The Dept. of Greed, Sleaze and Shakedowns

May 18, 2018

It's hard to keep up with the tide of revelations about Trumpian corruption, from the rotting head of the empire on down. But where will it all lead? Lance Selfa, author of The Democrats: A Critical History, explains what's new and what's not in the latest developments.

NOT LONG after the FBI raid on Trump Organization attorney Michael Cohen's office and home, journalist Adam Davidson made a bold prediction in the New Yorker: "We are now in the end stages of the Trump Presidency."

In diagnosing the state of Trump's presidency, Davidson drew parallels to the disaster of the U.S. invasion and occupation of Iraq during the Bush Jr. years and the early indications of trouble in the subprime mortgage market that would later precipitate a near-meltdown of the global economy.

Davidson's point was that anyone who understood what was really happening in Iraq or the financial system in those early stages of crisis realized that the assurances of "mission accomplished" in Iraq or about the economy's "sound fundamentals" were delusions.

In the same way, the Trump lackeys who continue to insist that "there's nothing to see here" are likewise whistling past the graveyard--and are certain to be shown up as fantasists sooner rather than later.

Cohen, Trump's behind-the-scenes fixer, mostly stayed out of the spotlight until early 2018. That's when his role in making an October 2016 payment of $130,000 to porn star Stormy Daniels to prevent her from publishing her story of a 2006 affair with Trump came to light.

Left to right: Jared Kushner, Donald Trump and Michael Cohen
Left to right: Jared Kushner, Donald Trump and Michael Cohen

Since the FBI raids, Daniels' own attorney Michael Avenatti has--with the help of sources who seem to have access to Cohen's finances--revealed a whole raft of transactions that make Cohen's payoff to Daniels seem the least consequential.

As this article was being written, major multinational corporations, including AT&T, Novartis and Korean Aerospace, have been caught--and have admitted to--paying Cohen millions of dollars for "services" that appear to be little more than influence-peddling.

Apparently, Cohen also attempted to shake down Ford Motors for more millions, but Ford turned him down. A financial services firm, the U.S.-based Columbus Nova, whose main financial backer is Russian oligarch Victor Vekselberg, provided up to $500,000 to Cohen.

WHAT'S MOST noteworthy about the latest revelations that have tumbled out is that--with the exception of the money from Columbus Nova--there's very little that has an obvious connection to the ongoing Justice Department investigation, led by former FBI Director Robert Mueller, into potential collusion between the Trump campaign and Russian intelligence services during the 2016 presidential election.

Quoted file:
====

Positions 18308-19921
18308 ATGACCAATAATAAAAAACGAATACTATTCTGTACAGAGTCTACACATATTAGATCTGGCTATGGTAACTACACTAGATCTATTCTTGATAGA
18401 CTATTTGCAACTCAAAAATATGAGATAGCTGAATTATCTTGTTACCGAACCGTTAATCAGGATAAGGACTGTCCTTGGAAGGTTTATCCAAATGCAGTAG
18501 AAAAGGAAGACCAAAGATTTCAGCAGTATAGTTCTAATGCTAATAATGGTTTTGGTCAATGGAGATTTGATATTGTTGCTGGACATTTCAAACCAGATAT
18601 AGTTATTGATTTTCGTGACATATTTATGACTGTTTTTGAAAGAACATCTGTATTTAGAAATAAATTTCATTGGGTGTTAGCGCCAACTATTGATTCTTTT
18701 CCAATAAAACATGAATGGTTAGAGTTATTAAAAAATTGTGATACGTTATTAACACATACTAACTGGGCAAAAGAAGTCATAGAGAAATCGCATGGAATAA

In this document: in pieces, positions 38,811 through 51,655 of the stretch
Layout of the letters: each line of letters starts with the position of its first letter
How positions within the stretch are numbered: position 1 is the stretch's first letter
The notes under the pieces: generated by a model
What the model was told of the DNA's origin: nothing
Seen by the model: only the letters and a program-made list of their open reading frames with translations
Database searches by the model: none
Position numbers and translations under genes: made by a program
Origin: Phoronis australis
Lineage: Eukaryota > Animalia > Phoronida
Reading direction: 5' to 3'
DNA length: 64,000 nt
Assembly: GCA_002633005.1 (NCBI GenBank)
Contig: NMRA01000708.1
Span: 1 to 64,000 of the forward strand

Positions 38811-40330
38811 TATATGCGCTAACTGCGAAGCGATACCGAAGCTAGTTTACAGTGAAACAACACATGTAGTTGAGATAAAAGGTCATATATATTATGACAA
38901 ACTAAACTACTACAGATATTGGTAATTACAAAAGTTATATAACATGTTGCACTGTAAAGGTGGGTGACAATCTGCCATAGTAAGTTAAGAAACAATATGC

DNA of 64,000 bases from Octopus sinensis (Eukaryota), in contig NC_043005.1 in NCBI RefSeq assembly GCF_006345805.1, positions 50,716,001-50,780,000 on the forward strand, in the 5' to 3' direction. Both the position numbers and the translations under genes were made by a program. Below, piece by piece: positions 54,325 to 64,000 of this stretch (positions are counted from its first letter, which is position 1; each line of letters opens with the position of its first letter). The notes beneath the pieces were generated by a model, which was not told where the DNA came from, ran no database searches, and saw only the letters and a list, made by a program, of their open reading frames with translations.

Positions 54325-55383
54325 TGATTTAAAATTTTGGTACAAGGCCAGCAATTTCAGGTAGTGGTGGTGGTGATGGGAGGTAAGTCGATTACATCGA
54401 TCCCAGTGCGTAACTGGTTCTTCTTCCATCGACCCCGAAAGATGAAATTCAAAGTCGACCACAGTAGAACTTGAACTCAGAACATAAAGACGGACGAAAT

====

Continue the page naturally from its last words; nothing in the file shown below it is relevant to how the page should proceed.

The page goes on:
Cohen's influence-peddling scheme is an easy-to-understand case of political corruption. In contrast, the Trump-Russia story revolves around obscure links between Trump's entourage and shadowy Russia-connected entities, and the Stormy Daniels payoff story seems to be the stuff of tabloid sensationalism.

Cohen may be a 21st-century version of old-time political fixers like Tammany Hall boss George Washington Plunkitt, who justified his "honest graft" with the quip: "I seen my opportunities and I took 'em."

But Cohen is far from alone in what is probably the most openly corrupt presidency since Warren G. Harding's interior secretary took oil company bribes to lease federal lands in sweetheart deals during the 1920s.

At the top sits a man whose pre-White House career was less that of a business genius than of a con man, as profiled in David Cay Johnson's The Making of Donald Trump.

And the sleaze certainly didn't stop when he took over the Oval Office. Trump properties have already made $15.1 million from GOP political committees, industry groups and government business, while the Trump Organization is trading on the president's position to score deals overseas.

Numerous Trump officials--fiscal conservatives all--have no compunction about demanding that taxpayers foot the bill for their special travel arrangements, vacations or designer furniture.

Perhaps the most egregious is Scott Pruitt, the energy industry tool masquerading as Environmental Protection Agency administrator, who--in addition to demanding a ridiculous number of special security arrangements--continued a sweetheart lodging deal with an energy lobbyist for most of his time in office.

THOUGH TRUMP has been more brazen than any previous president in making money off his office, a lot of this is somewhat standard-issue corruption. But it's important to bear two things in mind.

First, most of the outrageous fleecing of the public by the Trump administration is accomplished through perfectly legal means that don't make the headlines.